Which Trump Cabinet Member Keeps Falling Asleep in Meetings?

U.S. President Donald Trump makes opening remarks as he holds a Cabinet meeting in the Cabinet Room of the White House on January 10, 2018 in Washington, DC. Pictured from left to right: U.S. Secretary of Defense Jim Mattis; and U.S. Secretary of Commerce Wilbur Ross. Ron Sachs/Getty Images

President Donald Trump's secretary of commerce keeps falling asleep in meetings, according to reports.

When he's supposed to be working on the administration's trade deals and bolstering the American economy, Wilbur Ross, 80, often has difficulty keeping his eyes open.

"Wilbur is good until about 11 a.m.," a former senior administration official told Axios in a report Sunday about how Ross has fallen out of favor with Trump.

"A source I had contacted about something more important responded that not only has Wilbur Ross fallen asleep at every meeting he's been in with source, but that he drools—and uses his tie to clean it up," tweeted Politico White House reporter Eliana Johnson‏ Sunday.

The White House pushed back against these reports, stating Trump hasn't become disenchanted with Ross at all. "Far from souring on his performance, since taking office, the President has expanded his responsibilities," said Raj Shah, Principal Deputy White House Press Secretary, in a statement. "Secretary Ross is leading the administration's approach on steel, aluminum, intellectual property and trade."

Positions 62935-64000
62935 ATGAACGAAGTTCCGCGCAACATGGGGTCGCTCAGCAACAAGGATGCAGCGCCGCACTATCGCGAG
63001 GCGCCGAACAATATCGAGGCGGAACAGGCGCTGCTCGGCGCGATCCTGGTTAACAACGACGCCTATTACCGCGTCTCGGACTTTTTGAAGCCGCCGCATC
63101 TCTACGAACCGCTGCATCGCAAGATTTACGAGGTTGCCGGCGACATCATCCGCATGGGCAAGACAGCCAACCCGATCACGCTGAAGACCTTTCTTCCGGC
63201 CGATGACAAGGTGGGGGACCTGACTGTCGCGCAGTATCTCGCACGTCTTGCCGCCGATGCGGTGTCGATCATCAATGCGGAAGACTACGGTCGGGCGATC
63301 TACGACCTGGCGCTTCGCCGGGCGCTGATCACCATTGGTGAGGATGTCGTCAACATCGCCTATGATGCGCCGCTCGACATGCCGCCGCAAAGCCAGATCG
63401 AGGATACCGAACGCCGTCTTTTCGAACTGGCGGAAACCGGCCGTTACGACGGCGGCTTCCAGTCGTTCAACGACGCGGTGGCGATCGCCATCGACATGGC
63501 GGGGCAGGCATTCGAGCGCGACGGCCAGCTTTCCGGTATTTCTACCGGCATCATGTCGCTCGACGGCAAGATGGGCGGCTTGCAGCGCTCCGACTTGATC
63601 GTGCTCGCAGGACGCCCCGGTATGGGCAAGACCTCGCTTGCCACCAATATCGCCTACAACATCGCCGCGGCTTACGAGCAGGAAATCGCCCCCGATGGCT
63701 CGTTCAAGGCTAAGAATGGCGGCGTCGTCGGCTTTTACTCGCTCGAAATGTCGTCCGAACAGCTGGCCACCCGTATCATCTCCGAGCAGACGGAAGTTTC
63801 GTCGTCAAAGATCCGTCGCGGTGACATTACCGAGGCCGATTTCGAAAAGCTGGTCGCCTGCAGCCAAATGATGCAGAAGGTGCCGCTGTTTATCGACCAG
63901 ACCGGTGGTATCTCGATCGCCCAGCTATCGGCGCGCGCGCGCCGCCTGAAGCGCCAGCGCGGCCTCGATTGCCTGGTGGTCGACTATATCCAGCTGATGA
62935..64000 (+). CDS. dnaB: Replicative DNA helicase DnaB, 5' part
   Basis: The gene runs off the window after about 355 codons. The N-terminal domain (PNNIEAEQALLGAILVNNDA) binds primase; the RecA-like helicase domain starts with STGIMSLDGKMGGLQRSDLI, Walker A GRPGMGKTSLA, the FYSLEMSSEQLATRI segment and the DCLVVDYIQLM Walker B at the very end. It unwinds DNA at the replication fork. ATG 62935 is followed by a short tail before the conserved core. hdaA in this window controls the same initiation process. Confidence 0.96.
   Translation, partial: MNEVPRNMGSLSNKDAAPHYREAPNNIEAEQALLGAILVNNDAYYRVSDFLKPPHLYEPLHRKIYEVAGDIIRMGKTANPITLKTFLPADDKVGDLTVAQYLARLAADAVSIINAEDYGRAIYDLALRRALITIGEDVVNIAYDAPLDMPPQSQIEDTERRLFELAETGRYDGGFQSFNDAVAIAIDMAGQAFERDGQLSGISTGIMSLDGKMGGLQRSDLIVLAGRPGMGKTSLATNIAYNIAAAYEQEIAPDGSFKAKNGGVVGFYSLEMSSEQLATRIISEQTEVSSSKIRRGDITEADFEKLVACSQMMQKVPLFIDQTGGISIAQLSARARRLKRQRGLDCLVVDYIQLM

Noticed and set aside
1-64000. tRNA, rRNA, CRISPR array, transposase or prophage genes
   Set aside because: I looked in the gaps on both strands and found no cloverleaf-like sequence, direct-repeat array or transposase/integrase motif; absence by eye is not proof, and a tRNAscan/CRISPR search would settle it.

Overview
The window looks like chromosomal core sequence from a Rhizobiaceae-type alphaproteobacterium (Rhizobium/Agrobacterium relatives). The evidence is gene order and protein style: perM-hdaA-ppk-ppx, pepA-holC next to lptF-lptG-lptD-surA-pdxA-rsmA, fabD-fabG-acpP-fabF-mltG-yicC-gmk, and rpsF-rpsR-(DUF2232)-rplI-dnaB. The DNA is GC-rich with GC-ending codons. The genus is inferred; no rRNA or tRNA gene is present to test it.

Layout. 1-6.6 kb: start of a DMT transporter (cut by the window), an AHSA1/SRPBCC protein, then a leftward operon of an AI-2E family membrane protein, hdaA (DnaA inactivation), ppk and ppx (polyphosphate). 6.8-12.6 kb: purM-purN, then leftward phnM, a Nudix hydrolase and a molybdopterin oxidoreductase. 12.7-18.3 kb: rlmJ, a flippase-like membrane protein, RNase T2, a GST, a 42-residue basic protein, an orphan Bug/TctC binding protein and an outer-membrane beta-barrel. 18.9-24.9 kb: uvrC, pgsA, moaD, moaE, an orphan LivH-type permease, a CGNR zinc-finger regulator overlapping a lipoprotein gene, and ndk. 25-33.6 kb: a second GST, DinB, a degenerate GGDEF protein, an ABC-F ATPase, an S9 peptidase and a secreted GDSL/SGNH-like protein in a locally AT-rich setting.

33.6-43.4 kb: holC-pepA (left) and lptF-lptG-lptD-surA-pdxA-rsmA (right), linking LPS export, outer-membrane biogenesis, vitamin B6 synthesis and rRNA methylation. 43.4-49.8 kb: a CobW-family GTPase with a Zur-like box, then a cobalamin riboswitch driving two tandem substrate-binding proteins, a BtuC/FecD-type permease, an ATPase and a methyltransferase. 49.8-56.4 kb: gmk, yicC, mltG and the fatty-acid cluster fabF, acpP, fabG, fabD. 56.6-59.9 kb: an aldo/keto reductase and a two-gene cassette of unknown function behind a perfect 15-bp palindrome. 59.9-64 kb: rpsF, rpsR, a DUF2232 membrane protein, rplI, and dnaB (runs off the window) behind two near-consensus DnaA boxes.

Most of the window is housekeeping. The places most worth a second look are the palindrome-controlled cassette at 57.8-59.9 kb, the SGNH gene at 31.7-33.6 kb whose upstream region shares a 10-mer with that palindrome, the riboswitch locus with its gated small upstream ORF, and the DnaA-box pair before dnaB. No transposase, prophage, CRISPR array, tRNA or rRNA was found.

A source I had contacted about something more important responded that not only has Wilbur Ross fallen asleep at every meeting he’s been in with source, but that he drools - and uses his tie to clean it up.

— Eliana Johnson (@elianayjohnson) January 22, 2018

Ross is, in fact, scheduled to join Trump at the World Economic Forum in Davos, Switzerland, this week as part of his delegation, along with Secretary of State Rex Tillerson, Energy Secretary Rick Perry, the president's son-in-law and senior adviser Jared Kushner, and other senior officials.

Read more: Wilbur Ross accused of insider trading in commerce secretary's "deal of the century"

Other reports indicate that Ross has not had an easy ride. In December a report by the European Parliament accused him of insider trading relating to his 2014 sale of his shares in the Bank of Ireland. Ross disputes this claim and called the report "a factually incorrect effort to smear me."

Six months into the Trump administration, after Ross had taken the lead on trade negotiations with China before the confirmation of Robert Lighthizer as U.S. Trade Representative in May, during an Oval Office meeting the president called his efforts "no good", according to Axios.

In July Trump rejected a deal that Ross had worked to broker with China, urging him to figure out a way to put tariffs on Chinese imports to the U.S., according to the Financial Times.

Ross also faced questions from Democrats in November after the International Consortium of Investigative Journalists revealed in the Paradise Papers that he had a large stake in a shipping company which also took large investments from Russian President Vladimir Putin's son-in-law, Kirill Shamalov.

Ross said there was no wrongdoing but sold his stake in the company Navigator, and another unrelated shipping company, after the Paradise Papers revealed he failed to list them on his government ethics disclosure forms.

A Trump administration official said at the time that Ross had begun divesting from the shipping company in May.

"Wilbur's been sucking up for months," a source close to Trump told Axios, indicating the commerce chief is "trying to get back in the president's good graces."